Thousands of family caregivers get injured every year while lifting and transferring seniors with limited mobility. Those injuries include back sprains and strains, pulled muscles and broken bones. If you’re currently providing a loved one with daily living assistance, using a patient lift could make it an easier and safer experience for you both. However, patient lifts do come with some safety restrictions that you need to be aware of. Understanding what those limitations are will help you decide if a patient lift is the right choice for you.

Patient Lift Restrictions

According to guidelines from the U.S. Food and Drug Administration, there are several questions that you’ll need to answer before using a patient lift, including these:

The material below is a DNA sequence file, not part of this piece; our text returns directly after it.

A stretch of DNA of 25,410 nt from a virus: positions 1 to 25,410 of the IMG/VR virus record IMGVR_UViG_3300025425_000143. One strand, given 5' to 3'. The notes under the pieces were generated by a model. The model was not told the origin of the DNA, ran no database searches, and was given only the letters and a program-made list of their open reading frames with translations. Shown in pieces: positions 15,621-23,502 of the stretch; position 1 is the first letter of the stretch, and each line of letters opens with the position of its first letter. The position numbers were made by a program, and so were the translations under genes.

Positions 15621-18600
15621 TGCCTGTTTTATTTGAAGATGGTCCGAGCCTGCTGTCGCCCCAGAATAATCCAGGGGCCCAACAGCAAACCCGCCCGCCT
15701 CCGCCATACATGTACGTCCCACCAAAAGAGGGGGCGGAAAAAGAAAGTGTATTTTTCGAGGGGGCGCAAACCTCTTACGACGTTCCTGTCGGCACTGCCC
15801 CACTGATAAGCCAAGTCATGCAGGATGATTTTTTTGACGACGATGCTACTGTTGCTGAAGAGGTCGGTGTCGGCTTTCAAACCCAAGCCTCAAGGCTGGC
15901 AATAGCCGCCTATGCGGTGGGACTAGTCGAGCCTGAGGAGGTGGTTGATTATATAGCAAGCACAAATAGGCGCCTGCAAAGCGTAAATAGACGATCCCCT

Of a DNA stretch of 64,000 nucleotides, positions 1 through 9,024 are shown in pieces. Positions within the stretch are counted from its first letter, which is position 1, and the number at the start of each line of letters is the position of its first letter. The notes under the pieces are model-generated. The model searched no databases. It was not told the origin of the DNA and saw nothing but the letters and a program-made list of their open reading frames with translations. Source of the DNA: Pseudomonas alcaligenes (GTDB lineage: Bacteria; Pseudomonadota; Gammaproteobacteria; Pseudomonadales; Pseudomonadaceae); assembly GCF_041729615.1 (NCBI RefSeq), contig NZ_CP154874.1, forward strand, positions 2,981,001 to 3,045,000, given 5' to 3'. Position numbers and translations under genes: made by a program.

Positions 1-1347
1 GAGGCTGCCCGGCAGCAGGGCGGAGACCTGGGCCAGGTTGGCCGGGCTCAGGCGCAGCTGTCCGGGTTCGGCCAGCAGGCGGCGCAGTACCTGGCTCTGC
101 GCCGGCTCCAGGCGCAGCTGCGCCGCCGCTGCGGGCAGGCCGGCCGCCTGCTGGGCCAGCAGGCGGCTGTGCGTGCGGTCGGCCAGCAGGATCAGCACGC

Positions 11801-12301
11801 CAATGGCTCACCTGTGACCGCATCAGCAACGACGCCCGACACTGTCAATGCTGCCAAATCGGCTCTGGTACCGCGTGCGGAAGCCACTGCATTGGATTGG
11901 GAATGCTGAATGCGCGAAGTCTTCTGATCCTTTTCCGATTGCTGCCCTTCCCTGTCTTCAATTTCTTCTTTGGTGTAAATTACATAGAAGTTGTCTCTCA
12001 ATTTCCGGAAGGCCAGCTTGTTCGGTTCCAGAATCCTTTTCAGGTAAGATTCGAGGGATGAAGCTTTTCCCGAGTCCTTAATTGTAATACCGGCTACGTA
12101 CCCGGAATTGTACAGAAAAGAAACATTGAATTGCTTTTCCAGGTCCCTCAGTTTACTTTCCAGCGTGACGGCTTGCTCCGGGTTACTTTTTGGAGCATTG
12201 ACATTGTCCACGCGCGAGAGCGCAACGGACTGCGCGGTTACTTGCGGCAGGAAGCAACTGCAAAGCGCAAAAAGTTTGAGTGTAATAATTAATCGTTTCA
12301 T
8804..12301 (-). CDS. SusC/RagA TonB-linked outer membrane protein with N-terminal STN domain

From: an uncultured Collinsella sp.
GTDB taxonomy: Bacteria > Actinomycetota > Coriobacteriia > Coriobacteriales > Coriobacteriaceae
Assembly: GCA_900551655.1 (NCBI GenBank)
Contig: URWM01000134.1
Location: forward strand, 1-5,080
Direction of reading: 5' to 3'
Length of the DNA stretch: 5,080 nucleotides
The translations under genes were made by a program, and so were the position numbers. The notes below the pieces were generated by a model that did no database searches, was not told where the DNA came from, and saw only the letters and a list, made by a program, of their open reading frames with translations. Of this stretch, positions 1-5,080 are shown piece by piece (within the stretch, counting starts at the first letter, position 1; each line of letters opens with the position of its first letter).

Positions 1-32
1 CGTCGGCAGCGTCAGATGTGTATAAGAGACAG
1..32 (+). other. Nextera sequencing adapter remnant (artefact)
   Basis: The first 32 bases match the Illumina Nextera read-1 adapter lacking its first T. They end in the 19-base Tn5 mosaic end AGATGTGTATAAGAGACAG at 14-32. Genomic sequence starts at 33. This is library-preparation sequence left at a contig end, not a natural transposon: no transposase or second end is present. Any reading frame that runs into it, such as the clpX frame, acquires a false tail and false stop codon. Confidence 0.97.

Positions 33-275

The Care Recipient’s Physical Capabilities

  • Are they able to assist you while being transferred?
  • Based on the person’s weight, physical condition and the manufacturer’s guidelines, is the lift appropriate for them?
  • Can just one caregiver safely transfer the individual using the lift?

Any Medical Conditions They Might Have

  • Do you have the proper lift and sling for the recipient’s medical condition?
  • Will using the lift make their condition(s) worse?

Their Mental State

  • Is the senior mentally alert enough to understand what’s going on, and to clearly follow your instructions?
  • Will the use of a lift make them feel agitated, resistant or combative?

Regarding cognitive abilities, using a lift on a senior with dementia, including Alzheimer’s, is usually not advisable because they can easily get confus